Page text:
Zuckerberg/Musk drama more pulling at Threads for attention
News that tech billionaires Elon Musk and Mark Zuckerberg have agreed to face one-another in a fight – or at least are pretending to – caused a ripple of amusement across the Internet. Bored tech journalists finally had something to write about other than the latest iteration of some cloud application while the public at large, a section of it anyway, having tired of glossy puff pieces hailing tech ‘leaders’ was thrilled by the possibility of watching two of them take lumps out of one another.
The real action is likely to be in the courts, though. A letter has appeared online, penned by one Alex Spiro of California lawyers Quin Emanuel, accusing Meta of “systematic, willful, and unlawful misappropriation of Twitter’s trade secrets and other intellectual property”.
The background to this, of course, is Meta’s debut of Threads, a Twitter-like service that has been hastily glued on to photo sharing/dating app Instagram. Addressed to Zukerberg personally, the letter complained that Meta had “hired dozens of former Twitter employees”. Note: former – presumably these are the very people to whom Musk showed the door when he took over.
For his part, Zuckerberg seems to have embraced the dispute, posting the ‘Spider-Man Pointing at Spider-Man’ meme on Twitter.
A few days later, Musk posted suggesting that he and Zuckerberg engage in a “literal” penis-measuring competition, demonstrating, once again, that he appears unable to remain silent.
Meta isn’t the only outfit Musk is suing though. News emerged last week that X Corp., the company that has succeeded Twitter, filed suit against Wachtell, Lipton, Rosen and Katz. Wachtell, Lipton, Rosen and Katz, it turns out, is the law firm Twitter used to fight Musk when he tried to pull out of his proposed $44 billion buyout of the social network. Twitter, under the ancien régime, had hired Wachtell on an hourly retainer, racking up some $90 million in fees, leaving Musk to complain he has been left holding the bag.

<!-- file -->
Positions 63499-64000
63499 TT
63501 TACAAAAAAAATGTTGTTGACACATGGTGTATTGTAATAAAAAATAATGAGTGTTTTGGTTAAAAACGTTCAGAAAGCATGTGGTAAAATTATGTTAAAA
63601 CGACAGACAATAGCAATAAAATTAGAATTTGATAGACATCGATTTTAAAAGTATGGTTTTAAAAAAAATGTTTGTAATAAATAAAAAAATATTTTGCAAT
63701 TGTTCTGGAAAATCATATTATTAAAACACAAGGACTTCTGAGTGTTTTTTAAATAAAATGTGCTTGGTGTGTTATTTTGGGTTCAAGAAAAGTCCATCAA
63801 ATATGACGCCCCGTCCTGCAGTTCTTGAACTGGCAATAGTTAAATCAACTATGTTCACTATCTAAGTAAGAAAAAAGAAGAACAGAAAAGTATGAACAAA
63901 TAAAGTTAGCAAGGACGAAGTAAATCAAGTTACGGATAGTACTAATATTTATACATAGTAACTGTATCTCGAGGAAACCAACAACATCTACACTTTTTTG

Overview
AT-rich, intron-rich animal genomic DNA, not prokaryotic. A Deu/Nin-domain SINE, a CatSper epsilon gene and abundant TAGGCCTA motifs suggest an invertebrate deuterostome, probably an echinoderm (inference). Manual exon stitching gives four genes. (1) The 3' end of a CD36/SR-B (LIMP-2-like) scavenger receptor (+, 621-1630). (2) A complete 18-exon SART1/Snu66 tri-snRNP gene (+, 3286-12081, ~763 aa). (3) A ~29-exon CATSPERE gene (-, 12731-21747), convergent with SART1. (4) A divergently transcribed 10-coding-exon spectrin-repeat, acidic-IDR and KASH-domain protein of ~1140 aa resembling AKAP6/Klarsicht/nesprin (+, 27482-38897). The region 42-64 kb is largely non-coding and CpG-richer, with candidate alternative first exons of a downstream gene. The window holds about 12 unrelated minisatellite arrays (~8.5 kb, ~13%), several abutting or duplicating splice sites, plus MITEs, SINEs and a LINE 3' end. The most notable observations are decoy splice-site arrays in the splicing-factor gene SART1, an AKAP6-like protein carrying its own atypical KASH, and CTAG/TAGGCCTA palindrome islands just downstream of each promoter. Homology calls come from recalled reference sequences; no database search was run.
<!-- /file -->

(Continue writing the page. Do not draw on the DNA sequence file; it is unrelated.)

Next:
Perhaps X is just short of cash. The flight of advertisers is well-known and the company is also facing a staggering 20 lawsuits relating to unpaid bills, as well as a number of suits relating to unpaid severance pay following Musk’s game of layoff bingo.
As unedifying as all of this may appear at first blush, in fact it is quite instructive. Over the past two decades, riding a rising wave of technology, the entrepreneurs of Silicon Valley have convinced many, politicians most of all, that they are neither mere hapless but lucky chancers nor are they the beneficiaries of deeply dubious business practices but bona fide geniuses who have the power to re-make the world in their own image.
The reality is rather more proasic. News that Meta has failed to persuade the EU that its data harvesting is acceptable or that, shorn of its advertisers, Twitter, for some reason, has failed to pay its bills are the real stories, even if promises of some kind of theatrical fight get the lion’s share of public, and press, attention.
What is interesting is that for all the talk of ‘the next Twitter’, there are signs we are at the beginning of the end of the social media era. After a decade of apps spreading increasingly high octane outrage, a few short years of missteps from Facebook and Twitter have seen users flee in their droves.
Neither Twitter nor Facebook will disappear any time soon, but neither outfit, nor any of their newer competitors, is being pitched as a transformative technology that will change the world. Good.